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Ginger Rogers

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Throughout her career, Ginger was happy to grant autograph requests. This scan featuring "To Robert Platt, Kindest Wishes --Ginger Rogers, 1935" was contributed by Ken Bledsoe.

VIRGINIA KATHERINE MCMATH was born on July 16, 1911 in Independence, Missouri. Her mother, Lela Owens McMath had recently separated from Virginia's father, Eddins McMath, and brought Virginia up with the help of her parents, Walter and Saphrona Owens of Kansas City. The separation was not a pleasant one, and Virginia's father twice kidnapped her (once when she was less than a year old and again two years later) during a custody dispute with Lela. Finally the two divorced and young Virginia went to live with her grandparents in Kansas City while her mother worked for two years in Hollywood writing screenplays, and later in New York City where Virginia joined her for a time. Also living with her grandparents in Kansas City were several of Virginia's cousins, one of whom couldn't pronounce her name and called her "Jinja." Needless to say, it stuck.

In 1920, Ginger's mother married insurance salesman John Logan Rogers and the family of three moved to Fort Worth, Texas. Though she was never formally adopted, Ginger took her step-father's name. While the freckle-faced young tomboy went to school, her mother took a job as a theatre critic for the Fort Worth Record. Ginger's early career aspirations included being a school teacher, but the exposure to the theatre which resulted from her mother's work altered this path. She began to learn songs and dances from the performers as she hung around backstage at the Majestic Theater, waiting for her mother.

Though Ginger had acted in school plays, her professional career began one night when the famous vaudeville dancing team of Eddie Foy and his children needed a substitute, and Ginger, who had learned the Charleston backstage from Eddie Foy, Jr., filled in. The Charleston became Ginger's key to stardom. In 1925 at the age of 14, she entered and won a Texas state Charleston contest. The prize was a contract for a four-week vaudeville tour. With her mother at her side, Ginger and her Redheads (as the act was called) turned four weeks into twenty-one, and even after the act broke up and the Rogers returned to Fort Worth, they weren't out of the business for long. Ginger spent the next four years with her mother, touring vaudeville circuits.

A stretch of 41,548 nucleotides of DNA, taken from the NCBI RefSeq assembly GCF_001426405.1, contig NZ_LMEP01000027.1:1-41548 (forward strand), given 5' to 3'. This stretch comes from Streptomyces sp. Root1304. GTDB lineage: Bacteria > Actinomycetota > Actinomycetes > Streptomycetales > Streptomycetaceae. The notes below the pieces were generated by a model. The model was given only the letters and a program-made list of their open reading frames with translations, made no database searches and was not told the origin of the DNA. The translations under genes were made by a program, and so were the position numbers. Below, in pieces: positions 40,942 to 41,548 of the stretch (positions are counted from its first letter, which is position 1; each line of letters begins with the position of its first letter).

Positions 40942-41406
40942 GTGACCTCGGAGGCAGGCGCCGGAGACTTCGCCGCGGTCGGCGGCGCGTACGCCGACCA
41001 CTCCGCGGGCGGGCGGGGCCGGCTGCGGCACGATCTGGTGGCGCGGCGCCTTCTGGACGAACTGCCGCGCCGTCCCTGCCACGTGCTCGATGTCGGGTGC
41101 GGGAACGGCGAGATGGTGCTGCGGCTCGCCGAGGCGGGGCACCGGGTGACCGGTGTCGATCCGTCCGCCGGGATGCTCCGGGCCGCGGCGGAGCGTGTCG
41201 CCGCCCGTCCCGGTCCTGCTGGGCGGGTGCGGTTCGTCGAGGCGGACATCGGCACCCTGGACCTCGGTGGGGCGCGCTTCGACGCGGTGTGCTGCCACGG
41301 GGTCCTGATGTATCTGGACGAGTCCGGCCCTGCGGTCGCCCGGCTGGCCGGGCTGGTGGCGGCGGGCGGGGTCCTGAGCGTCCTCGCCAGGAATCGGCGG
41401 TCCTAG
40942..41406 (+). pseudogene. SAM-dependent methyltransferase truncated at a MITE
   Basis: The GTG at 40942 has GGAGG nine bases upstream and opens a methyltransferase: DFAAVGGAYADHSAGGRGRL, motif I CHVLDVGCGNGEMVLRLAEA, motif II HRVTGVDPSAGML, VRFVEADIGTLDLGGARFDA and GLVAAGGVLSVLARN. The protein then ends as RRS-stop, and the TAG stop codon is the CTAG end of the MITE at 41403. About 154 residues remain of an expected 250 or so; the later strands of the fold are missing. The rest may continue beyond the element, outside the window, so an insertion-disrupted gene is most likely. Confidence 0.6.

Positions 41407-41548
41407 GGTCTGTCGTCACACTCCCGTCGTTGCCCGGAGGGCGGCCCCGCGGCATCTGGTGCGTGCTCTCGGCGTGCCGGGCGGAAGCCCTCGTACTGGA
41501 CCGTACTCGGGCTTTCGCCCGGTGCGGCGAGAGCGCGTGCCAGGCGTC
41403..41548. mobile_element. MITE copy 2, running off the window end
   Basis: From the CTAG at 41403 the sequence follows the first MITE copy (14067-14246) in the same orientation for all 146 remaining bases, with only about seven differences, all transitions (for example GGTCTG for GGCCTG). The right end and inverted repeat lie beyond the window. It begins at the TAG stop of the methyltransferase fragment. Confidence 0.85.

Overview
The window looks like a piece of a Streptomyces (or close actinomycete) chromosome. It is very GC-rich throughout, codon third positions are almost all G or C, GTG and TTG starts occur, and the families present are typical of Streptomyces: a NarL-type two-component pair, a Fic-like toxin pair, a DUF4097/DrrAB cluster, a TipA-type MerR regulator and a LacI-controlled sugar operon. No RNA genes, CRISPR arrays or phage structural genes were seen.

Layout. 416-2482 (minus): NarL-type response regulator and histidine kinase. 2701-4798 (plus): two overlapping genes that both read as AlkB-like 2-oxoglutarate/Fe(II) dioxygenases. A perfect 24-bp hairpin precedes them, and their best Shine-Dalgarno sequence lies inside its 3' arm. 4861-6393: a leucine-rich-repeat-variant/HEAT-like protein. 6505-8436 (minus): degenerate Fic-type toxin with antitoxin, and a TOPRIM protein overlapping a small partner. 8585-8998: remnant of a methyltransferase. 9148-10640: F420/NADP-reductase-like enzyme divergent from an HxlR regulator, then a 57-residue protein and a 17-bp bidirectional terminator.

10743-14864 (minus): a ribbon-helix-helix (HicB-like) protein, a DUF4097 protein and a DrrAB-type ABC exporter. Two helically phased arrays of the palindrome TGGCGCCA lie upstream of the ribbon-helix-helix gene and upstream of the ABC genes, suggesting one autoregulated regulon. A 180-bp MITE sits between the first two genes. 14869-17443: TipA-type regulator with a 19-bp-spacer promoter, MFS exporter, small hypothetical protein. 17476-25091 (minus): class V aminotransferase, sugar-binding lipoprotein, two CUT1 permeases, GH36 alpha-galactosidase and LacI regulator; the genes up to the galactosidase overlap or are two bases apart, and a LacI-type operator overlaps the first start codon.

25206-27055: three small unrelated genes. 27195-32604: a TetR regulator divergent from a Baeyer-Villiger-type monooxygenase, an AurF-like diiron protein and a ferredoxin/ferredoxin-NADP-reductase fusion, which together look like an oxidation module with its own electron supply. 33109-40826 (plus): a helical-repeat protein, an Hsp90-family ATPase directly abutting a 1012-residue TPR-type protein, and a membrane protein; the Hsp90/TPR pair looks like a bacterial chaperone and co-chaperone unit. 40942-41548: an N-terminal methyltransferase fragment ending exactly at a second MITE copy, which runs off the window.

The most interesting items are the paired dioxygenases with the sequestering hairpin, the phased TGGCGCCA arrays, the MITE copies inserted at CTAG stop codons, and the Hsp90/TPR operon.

On March 29, 1929 at the age of seventeen, Ginger married a fellow vaudeville hoofer named Jack Culpepper whom she had known in Texas. Although their divorce was not finalized until 1931, the marriage lasted only a few months and Ginger was soon back on the road with her mother. Later that year she hit New York City, continuing her vaudeville performances but also making some radio appearances and a few "short" films for various New York studios. She made her Broadway musical debut on December 25, 1929 in an show called Top Speed, and less than ten weeks later was starring in George and Ira Gershwin's Girl Crazy, singing soon-to-be standards "(They're Writing Songs of Love) But Not For Me" and "Embraceable You" (which was written especially for her). Ginger was a hit and signed a seven-year contract with Paramount Pictures' New York office in 1930, making movies in the morning and hitting the Broadway boards at night.

After Girl Crazy closed, Ginger managed to get herself released from her contract with Paramount and signed a three-picture deal with Pathé to make films in California. Thus in 1930, Ginger and her mother (who had divorced John Rogers) moved to Hollywood. Her movie career didn't take off like her Broadway career had however, and after three forgettable films, Pathé didn't renew her contract and Ginger returned to vaudeville for a time. She didn't give up on movie-making however, and spent most of 1932 free-lancing wherever she could find work.

The following year, Ginger made her first big Hollywood impression in Warner Bros.' 42ND STREET singing "Shuffle Off to Buffalo" with Una Merkel, and after opening the film GOLD DIGGERS OF 1933 with a pig-Latin version of "We're In the Money," she was signed by RKO. Her natural red hair having been dyed blonde early in her movie career, Ginger tended to be type-cast as young starlets or molls. After playing a singing (although her voice was dubbed) radio star known as "The Purity Girl" in RKO's romantic comedy PROFESSIONAL SWEETHEART (1933), her talents were farmed out to other studios. When RKO found themselves with an unexpected hole in the cast of a Dolores Del Rio musical vehicle called FLYING DOWN TO RIO however, Ginger was called in to substitute as the second female lead. As it turned out, the cast also featured a dancer named Fred Astaire who had helped Ginger and the cast of Girl Crazy with some choreography on Broadway a few years previous, and the most famous dance team in the history of movies was born.